Hedge funds in November Suffer the Worse Decline Since the Pandemic

By Bryan Jung
Bryan Jung
Bryan Jung
Bryan S. Jung is a native and resident of New York City with a background in politics and the legal industry. He graduated from Binghamton University.
December 9, 2021 Updated: December 9, 2021

Hedge funds in November suffered their worse monthly decline since the start of the pandemic in March 2020.

A global market selloff sparked by concerns over the Omicron CCP (Chinese Communist Party) virus variant led to the poor performance, according to a Dec. 8 report from HedgeFund Research.

Hedge funds lost 1.7 percent last month, with equity hedge funds leading the declines as they were caught off guard by Omicron, with HFRI’s equity hedge index falling 2.7 percent.

Macro funds were also battered by volatile bond markets with a 2.5 percent decline, the worse since October 2018, according to preliminary figures from the Bloomberg Hedge Fund Indices.

The HFRI Fund Weighted Composite Index, which aggregates the performance of funds of all sizes, fell 2.2 percent. The index has not seen a decline of that magnitude since March 2020 when it saw a 9.1 percent drop.

The HFRI index increased by 1.3 percent in October before slowly dipping in November.

Financial markets plummeted in the last week of November, with U.S. stocks losing nearly 4 percent in the last five trading days of the month, after news of Omicron hit headlines.

Currency and bond market volatility also shook to the news.

“November was an interesting month. It marked a reversal of October trends,” said Kenneth Heinz, HFR president, at a Dec. 8 press conference. “In the final days of the month, you saw a reversal of the post-quarantine, post-pandemic, and inflation-positive trades that have [defined] the last few months.”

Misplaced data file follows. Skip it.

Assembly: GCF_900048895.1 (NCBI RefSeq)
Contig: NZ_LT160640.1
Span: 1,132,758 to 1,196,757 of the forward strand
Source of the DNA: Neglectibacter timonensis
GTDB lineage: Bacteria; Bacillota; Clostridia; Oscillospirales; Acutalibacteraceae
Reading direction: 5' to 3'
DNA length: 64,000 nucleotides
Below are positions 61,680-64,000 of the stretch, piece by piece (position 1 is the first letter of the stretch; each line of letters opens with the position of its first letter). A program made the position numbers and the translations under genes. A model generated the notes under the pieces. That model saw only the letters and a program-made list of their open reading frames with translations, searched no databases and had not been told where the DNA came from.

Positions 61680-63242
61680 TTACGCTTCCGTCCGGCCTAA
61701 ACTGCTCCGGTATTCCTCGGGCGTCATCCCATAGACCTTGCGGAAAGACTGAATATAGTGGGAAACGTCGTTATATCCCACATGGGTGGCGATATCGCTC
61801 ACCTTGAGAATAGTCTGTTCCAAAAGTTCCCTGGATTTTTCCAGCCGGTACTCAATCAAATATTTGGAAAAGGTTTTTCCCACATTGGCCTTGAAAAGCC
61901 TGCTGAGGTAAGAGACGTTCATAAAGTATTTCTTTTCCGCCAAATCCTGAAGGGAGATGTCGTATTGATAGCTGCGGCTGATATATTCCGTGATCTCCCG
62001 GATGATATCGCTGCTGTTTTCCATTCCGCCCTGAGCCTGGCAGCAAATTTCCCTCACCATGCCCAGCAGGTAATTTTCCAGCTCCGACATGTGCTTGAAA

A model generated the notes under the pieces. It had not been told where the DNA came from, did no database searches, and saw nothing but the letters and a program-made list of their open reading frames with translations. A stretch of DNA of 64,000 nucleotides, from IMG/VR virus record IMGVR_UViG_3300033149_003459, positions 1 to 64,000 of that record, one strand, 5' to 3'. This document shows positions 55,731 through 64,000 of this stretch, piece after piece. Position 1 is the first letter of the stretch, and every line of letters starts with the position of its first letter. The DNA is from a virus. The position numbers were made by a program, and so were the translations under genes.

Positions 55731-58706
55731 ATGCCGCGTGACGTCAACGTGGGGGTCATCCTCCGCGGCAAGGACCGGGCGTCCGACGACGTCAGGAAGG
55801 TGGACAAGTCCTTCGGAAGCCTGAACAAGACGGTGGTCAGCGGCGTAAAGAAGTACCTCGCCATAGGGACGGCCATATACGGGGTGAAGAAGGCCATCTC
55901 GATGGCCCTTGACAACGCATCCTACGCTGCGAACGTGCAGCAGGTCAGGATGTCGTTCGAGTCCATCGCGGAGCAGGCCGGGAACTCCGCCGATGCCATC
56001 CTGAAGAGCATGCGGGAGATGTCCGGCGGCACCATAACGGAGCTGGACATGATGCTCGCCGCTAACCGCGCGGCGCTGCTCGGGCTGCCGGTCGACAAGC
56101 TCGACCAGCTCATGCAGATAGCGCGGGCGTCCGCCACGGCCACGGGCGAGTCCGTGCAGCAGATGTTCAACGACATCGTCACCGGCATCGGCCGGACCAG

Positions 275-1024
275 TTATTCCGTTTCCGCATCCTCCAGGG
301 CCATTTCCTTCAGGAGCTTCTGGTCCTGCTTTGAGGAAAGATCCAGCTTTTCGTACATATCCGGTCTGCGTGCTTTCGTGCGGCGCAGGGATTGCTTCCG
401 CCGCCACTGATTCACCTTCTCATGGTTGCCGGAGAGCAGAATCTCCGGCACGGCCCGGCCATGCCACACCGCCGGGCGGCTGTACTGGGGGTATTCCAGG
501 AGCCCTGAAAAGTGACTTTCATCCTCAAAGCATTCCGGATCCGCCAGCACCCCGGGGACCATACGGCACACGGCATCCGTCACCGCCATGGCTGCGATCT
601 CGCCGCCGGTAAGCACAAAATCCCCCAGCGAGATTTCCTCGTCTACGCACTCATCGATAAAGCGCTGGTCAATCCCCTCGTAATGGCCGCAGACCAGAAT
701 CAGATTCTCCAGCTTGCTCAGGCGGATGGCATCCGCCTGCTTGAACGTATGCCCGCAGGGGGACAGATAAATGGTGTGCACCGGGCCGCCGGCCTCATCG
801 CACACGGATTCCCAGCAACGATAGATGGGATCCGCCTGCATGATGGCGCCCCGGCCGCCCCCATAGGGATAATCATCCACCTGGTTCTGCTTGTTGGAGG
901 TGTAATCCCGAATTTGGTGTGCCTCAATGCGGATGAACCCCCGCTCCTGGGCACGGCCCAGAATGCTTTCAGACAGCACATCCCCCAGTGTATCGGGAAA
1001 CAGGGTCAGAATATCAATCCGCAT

He added that the losses were “primarily attributable to a steep, late-month global equity market selloff driven by investor panic related to the spread of the Omicron coronavirus variant. In addition to this, hedge fund performance was also impacted by evolving expectations for higher inflation and interest rates in the US sooner than had been expected by many investors.”

Heinz said, “On the day after Thanksgiving and the final day of the month, you ended up seeing sharp declines,” adding that the trends had already begun to correct themselves in early December.

“People became very concerned with the spread of the variant, and there was a messy panic across a number of asset classes that undid a lot of trades,” Heinz said. “A lot of those trends have already corrected themselves in the early part of December. From a financial market perspective, we had one more decline based on the variant, but you’ve generally seen a strong start to December reversing a lot of those trends.”

Heinz believes that the initial panic caused by the emergence of the new variant was merely a setback and expects a strong end to the year.

Bloomberg reported that hedge funds were still up by 8.7 percent this year through November despite the selloff.

Bryan Jung
Bryan S. Jung is a native and resident of New York City with a background in politics and the legal industry. He graduated from Binghamton University.